Date of Birth: c. 1542
Place of Birth: Amer kingdom, Rajputana
Death: May 19, 1623
Place of Death: Agra, Mughal Empire, (Presently India)
Spouse: Akbar (m. 1562–1605)
Buried: Tomb of Mariam-uz-Zamani, Bainpur Mustkil
Parents: Bihari Mal, Rani Sa Manvati Sahiba
Mariam-uz-Zamani was the chief and first Rajput wife of the third Mughal emperor, Akbar. She was a Rajput princess born to Raja Bihari Mal (or Bhar Mal) of Amer (Jaipur). Although her actual name is not known, an 18th-century genealogy of Kachwaha Rajputs, the clan she belonged to, refers her as Harkhan Champavati . She is also known by names Hira Kunwari, Harkha Bai and Jodha Bai, the latter points out that by birth she might have been a princess of Jodhpur. Her marriage with Akbar was a diplomatic and political alliance, which marked the acceptance of Akbar’s suzerainty by Raja Bihari Mal. The marriage was a significant event in the history of the Mughal Empire as it brought about a progressive change in the Mughal religious and social policies that were more benevolent to the multi-ethnic and multi-denominational empire. Mariam-uz-Zamani gave birth to Akbar’s eldest surviving son, Jahangir, who succeeded Akbar to become the fourth Mughal Emperor.
Early Life & Marriage with Akbar
She was born in c. 1542 in Amer kingdom to Rajput ruler Raja Bihari Mal and his wife Rani Mainavati. Amer, later known as Jaipur, is in modern-day state of Rajasthan, in India. Bihari Mal once helped Mughal commandment Majnun Khan Qaqshal in 1556 and after hearing about it Akbar sent invitation to Bihari Mal to come to his Delhi court and rewarded him. The Kachwahas faced persecution in 1562 after Akbar’s brother-in-law Mirza Muhammad Sharaf-ud-din Hussain, the Mughal hakim of Mewat, was inducted Mughal governor of Mewat. Mirza invaded Amer and overpowered Bihari Mal and the Kachwahas who were forced to leave Amer and stay in the hills and forests. Although Bihari Mal promised to pay peshkash (fixed tribute) to Mirza and gave his son Jagannath and two nephews Khangar Singh and Raj Singh to the latter as hostages for the due payment, Mirza still readied himself for a repeat invasion to Amer. At this point Bihari Mal approached Akbar’s courtier Chaghtai Khan and narrated the plight of the Kachwahas while the emperor was on his way to Ajmer to offer prayers to the tomb of Moinuddin Chishti. Hearing about the situation from Chaghtai Khan, Akbar summoned Bihari Mal to his court. On January 20, 1562, Bihari Mal met the emperor at his camp at Sanganer. Bihari Mal suggested giving his eldest daughter Hira Kunwari’s hand in marriage to Akbar which the latter agreed. Mirza surrendered Jagannath, Khangar Singh and Raj Singh to Akbar after the latter arrived in Sambhar, Rajasthan from Ajmer. The marriage ceremony of Akbar and Hira Kunwari was also held in Sambhar at the imperial military camp on February 6, 1562.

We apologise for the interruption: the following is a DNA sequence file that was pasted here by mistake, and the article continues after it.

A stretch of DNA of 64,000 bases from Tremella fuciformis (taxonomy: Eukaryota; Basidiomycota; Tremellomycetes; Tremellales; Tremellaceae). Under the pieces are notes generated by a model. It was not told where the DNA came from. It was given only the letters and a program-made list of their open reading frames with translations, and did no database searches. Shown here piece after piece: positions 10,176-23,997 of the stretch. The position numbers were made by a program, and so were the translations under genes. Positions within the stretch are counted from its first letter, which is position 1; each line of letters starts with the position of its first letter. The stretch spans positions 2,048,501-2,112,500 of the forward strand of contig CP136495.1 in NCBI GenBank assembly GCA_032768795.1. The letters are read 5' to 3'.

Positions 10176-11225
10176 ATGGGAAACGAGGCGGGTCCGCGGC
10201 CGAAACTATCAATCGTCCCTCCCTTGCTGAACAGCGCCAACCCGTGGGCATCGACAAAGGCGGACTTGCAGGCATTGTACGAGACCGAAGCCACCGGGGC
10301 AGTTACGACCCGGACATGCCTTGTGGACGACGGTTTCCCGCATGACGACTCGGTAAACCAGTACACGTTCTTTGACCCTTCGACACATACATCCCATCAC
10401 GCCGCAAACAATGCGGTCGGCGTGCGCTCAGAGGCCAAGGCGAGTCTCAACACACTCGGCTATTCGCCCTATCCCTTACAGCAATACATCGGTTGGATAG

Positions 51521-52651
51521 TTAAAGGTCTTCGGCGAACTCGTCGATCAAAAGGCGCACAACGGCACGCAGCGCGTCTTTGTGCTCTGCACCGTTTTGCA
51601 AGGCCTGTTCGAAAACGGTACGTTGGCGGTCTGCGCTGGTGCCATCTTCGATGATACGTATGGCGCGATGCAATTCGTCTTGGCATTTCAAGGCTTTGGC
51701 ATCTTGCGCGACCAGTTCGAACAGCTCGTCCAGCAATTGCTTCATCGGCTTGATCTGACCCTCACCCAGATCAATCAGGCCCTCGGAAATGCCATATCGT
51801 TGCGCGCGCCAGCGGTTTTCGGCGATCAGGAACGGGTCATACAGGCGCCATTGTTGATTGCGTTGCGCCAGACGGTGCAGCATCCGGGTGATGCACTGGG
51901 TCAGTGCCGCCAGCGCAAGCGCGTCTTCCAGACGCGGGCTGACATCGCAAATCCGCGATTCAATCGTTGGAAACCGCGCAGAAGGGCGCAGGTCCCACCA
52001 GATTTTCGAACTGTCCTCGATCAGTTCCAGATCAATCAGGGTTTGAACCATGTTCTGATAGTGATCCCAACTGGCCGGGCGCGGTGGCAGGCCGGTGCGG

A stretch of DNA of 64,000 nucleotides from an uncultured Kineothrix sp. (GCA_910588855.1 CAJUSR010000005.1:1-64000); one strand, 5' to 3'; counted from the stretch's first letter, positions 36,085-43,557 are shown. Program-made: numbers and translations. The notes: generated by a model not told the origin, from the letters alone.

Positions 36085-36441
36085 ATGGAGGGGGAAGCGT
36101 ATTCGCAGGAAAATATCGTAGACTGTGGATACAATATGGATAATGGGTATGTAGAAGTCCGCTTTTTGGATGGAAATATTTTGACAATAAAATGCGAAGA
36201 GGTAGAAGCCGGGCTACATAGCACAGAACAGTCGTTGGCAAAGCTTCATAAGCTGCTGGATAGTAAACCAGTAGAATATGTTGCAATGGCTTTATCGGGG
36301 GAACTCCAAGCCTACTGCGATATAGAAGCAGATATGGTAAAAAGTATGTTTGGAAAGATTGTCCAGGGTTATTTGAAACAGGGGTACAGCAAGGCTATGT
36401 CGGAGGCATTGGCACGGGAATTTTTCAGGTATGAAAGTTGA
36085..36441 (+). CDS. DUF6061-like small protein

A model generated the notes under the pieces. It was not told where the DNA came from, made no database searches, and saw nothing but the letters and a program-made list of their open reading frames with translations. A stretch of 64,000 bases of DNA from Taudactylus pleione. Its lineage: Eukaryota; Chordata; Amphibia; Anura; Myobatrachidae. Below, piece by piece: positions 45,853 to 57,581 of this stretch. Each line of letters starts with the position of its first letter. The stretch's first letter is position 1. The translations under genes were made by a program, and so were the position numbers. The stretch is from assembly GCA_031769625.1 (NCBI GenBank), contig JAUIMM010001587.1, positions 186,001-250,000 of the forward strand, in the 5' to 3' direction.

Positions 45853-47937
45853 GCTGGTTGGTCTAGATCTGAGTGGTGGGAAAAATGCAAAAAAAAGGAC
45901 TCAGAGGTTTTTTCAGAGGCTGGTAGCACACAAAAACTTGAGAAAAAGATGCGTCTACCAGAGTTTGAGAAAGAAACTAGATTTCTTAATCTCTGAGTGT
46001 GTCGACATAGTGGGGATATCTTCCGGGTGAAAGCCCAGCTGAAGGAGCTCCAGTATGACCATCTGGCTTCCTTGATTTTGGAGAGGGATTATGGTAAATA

Matrimonial alliances were also established with Akbar by other Rajput kingdoms. Though neither of the Rajput wives of Akbar took a political role in the Mughal court, he respected such matrimonial alliances and treated his Hindu relatives on par with his Muslim relatives in all respects, however with exception of dining and praying with him or in taking Muslim wives. He never forced his Hindu wives to convert to Islam and allowed the Hindu women of his harem to conduct religious ceremonies and observances in the palace and on certain occasions he would also participate in such rituals. Thus Hira Kunwari remained a Hindu by faith.
Akbar visited Sufi saint, Salim Chisti, a descendant of Khwaja Moinuddin Chishti of Ajmer, in his home in Sikri and requested him to pray for a male heir for the Mughal Empire. Chisti blessed Akbar and promised him three sons. So when Akbar got the news in 1569 that his first Hindu wife was expecting a child, he hoped the birth of the first of his three sons as promised by the revered holy man Chisti. Akbar then sent Hira Kunwari to the dwelling of Chisti in Sikri to stay there till childbirth. On August 30, 1569, Hira Kunwari gave birth to a boy who was named Salim by his father out of his gratitude and honour towards the holy man. Salim later succeeded his father to become Emperor Jahangir. After she gave birth to Salim, Hira Kunwari was bestowed with the honorary title of Mariam-uz-Zamani (“Mary of the Age”). This was in line with the practice of the Mughal Empire of giving honorary titles to the Muslim noblewomen of the imperial harem after they give birth to a son.
Elevation of Her Family Members